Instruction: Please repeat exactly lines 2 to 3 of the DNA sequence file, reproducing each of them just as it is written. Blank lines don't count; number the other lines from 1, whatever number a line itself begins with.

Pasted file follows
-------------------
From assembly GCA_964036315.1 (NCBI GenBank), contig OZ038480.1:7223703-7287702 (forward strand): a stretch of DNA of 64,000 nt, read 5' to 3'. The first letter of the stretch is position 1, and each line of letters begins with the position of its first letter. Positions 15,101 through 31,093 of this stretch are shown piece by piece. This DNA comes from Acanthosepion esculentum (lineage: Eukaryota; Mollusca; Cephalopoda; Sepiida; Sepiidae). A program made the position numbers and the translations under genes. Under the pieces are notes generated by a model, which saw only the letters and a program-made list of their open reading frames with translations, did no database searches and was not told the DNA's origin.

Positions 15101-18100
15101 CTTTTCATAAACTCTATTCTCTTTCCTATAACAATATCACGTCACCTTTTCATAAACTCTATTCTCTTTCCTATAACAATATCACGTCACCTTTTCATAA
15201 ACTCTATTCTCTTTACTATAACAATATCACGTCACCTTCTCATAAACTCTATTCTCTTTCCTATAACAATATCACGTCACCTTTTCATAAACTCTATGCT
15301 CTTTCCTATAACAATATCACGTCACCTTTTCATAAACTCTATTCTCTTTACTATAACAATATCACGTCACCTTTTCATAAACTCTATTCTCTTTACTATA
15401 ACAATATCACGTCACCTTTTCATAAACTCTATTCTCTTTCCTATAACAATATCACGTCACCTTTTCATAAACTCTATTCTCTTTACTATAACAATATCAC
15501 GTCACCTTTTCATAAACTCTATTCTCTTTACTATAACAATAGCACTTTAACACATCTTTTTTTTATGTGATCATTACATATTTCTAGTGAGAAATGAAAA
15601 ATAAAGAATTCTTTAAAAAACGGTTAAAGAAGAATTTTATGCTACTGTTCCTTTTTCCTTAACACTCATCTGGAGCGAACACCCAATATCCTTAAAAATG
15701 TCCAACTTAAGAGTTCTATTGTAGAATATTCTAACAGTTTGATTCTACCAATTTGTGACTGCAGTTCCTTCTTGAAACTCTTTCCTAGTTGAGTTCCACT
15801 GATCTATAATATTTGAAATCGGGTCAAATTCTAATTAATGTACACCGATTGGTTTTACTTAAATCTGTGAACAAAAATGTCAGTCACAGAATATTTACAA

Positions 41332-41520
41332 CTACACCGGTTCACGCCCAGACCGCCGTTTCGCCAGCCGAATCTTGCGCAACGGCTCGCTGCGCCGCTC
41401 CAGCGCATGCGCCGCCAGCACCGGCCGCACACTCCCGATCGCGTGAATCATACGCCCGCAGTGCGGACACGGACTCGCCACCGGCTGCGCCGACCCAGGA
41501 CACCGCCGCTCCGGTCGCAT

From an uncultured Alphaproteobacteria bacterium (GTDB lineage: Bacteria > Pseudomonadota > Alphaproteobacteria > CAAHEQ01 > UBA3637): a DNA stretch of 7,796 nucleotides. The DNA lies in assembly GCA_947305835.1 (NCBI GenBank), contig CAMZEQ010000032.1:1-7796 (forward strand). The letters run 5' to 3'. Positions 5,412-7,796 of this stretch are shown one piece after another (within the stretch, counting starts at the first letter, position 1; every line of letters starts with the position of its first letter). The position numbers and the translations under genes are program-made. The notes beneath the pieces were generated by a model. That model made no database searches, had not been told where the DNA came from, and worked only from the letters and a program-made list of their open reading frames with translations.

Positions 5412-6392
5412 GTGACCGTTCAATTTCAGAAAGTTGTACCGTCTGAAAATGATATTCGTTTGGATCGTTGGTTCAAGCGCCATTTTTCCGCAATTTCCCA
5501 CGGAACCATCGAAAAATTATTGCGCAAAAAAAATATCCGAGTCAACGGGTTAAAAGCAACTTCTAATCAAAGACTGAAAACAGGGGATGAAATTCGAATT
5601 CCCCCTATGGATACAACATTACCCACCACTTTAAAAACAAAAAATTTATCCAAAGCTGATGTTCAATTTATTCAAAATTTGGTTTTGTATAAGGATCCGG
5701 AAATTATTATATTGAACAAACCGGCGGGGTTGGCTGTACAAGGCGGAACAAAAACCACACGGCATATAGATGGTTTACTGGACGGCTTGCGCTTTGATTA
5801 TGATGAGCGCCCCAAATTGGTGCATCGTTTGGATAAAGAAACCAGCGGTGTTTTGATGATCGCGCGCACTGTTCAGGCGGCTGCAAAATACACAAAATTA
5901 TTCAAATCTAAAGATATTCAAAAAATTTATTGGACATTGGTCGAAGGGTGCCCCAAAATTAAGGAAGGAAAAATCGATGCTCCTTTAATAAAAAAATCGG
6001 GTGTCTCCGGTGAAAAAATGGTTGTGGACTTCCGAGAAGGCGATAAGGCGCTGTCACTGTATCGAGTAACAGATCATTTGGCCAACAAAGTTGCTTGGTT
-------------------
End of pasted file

Positions 15101-18100
15101 CTTTTCATAAACTCTATTCTCTTTCCTATAACAATATCACGTCACCTTTTCATAAACTCTATTCTCTTTCCTATAACAATATCACGTCACCTTTTCATAA